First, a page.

One of the key triggers for leaving a legacy in one’s will is the desire to see something accomplished. This means that the wise fundraiser isn’t limiting the language of legacy planning materials to the practical and the technical, but he or she is also showing what an amazing difference a legacy can make. They are constantly showing and telling donors, “Our dream is … and you can make it happen when you leave a legacy to our organization.”
Some of the ways you can keep your legacy messaging fresh and help people connect include:
- Communicate the milestones of your organization, and use these to trigger a vision of what is possible in the future. You want your possible bequest donors to realize that because you have done so much in their lifetimes, “the sky’s the limit” as to what’s possible in the future – if they leave a legacy.
- Make the message simple. Yes, there are very complicated planned giving vehicles – but most of these will be made with professional counsel. You will most likely spend most of your time promoting – and get most of your planned giving income from – bequests. It is estimated that up to 95% of planned giving income is in the form of a bequest, and this is a relatively easy concept to explain.
- Use language that doesn’t overwhelm. Consultant Richard Radcliffe notes that “bequest” or “legacy” imply it must be big, while saying “a gift in your will” is something most people – even modest givers – can relate to.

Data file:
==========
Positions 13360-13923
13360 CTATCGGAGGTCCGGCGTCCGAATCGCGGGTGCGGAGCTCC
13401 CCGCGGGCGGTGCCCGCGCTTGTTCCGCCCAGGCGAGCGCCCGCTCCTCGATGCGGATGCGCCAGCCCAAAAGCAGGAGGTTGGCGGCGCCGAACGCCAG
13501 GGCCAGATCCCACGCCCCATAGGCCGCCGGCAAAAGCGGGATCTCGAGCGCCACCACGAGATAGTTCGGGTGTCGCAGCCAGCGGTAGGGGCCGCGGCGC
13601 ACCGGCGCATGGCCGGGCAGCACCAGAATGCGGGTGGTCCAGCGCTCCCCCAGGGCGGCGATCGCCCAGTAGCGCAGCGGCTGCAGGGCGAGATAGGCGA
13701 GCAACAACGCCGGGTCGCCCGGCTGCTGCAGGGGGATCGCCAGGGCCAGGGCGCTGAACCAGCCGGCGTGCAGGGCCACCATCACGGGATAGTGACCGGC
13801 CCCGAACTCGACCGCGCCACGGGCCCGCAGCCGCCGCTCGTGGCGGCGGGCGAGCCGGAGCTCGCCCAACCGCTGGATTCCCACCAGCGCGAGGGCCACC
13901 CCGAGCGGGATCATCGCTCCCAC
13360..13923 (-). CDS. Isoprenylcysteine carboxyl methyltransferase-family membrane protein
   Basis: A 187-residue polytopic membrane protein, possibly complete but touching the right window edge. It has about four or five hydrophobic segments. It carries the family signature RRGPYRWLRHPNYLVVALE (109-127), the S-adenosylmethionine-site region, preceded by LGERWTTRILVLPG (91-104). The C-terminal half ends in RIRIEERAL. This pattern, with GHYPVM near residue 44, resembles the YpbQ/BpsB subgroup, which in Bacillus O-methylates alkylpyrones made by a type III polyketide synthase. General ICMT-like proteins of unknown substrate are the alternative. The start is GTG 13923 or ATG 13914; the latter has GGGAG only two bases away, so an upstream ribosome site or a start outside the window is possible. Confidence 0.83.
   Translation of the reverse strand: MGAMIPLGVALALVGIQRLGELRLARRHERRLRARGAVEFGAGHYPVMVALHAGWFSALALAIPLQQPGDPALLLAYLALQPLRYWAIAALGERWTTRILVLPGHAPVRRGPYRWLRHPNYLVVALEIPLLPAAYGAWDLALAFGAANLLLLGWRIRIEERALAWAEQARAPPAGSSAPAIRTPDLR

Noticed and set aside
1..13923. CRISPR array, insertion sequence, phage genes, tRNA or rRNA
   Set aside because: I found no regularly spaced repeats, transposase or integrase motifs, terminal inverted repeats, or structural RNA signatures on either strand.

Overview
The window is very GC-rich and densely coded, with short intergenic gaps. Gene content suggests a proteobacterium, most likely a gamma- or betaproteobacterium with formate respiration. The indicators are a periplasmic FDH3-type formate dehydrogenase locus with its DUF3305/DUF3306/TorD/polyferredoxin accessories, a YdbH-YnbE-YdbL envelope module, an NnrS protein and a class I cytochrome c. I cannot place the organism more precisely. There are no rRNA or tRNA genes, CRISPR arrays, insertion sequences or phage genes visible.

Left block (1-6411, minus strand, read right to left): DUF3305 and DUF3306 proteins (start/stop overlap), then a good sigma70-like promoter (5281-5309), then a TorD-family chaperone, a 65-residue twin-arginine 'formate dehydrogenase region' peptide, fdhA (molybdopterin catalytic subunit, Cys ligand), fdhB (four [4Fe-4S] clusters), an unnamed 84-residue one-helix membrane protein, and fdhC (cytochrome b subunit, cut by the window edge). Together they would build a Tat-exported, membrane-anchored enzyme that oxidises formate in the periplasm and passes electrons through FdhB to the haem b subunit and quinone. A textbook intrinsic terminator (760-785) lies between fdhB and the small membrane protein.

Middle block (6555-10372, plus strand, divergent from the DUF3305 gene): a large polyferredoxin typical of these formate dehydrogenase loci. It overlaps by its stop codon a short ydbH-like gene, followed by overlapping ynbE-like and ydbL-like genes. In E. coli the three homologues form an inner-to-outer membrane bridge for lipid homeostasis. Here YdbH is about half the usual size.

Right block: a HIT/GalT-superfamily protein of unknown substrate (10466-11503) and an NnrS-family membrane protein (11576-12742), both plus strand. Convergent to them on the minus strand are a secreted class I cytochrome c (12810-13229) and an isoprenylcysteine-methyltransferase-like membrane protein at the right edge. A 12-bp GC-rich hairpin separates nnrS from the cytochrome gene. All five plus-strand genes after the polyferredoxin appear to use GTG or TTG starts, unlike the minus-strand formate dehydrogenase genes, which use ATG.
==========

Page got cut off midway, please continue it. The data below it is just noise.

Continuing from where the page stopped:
- Put your messages where your likely prospects are. You are planting a seed, so you want to do it where the ground is most fertile – newsletters, receipt inserts, special mailings, annual reports, etc. Your older donors – the best bequest prospects – are likely reading your mail (assuming it is interesting to them).
- Keep legacy messages upbeat. “This child is starving” may not be a trigger for a legacy gift because the need is immediate, but the solution is in the future. Instead, show “happy ending” stories and invite the donor to help create more happy endings well into the future by making a gift in his or her will. The will to win is a powerful emotion.
Some fundraisers are reluctant to talk about legacies because it feels depressing; after all, the donor must die to fulfill the gift. But as Radcliffe reminds us, “older generations look back; younger generations look ahead.” Work with your entire team to help them feel confident sharing the legacy message. Remind them that the focus is on tomorrow – what the organization will accomplish tomorrow because the donor leaves a legacy today.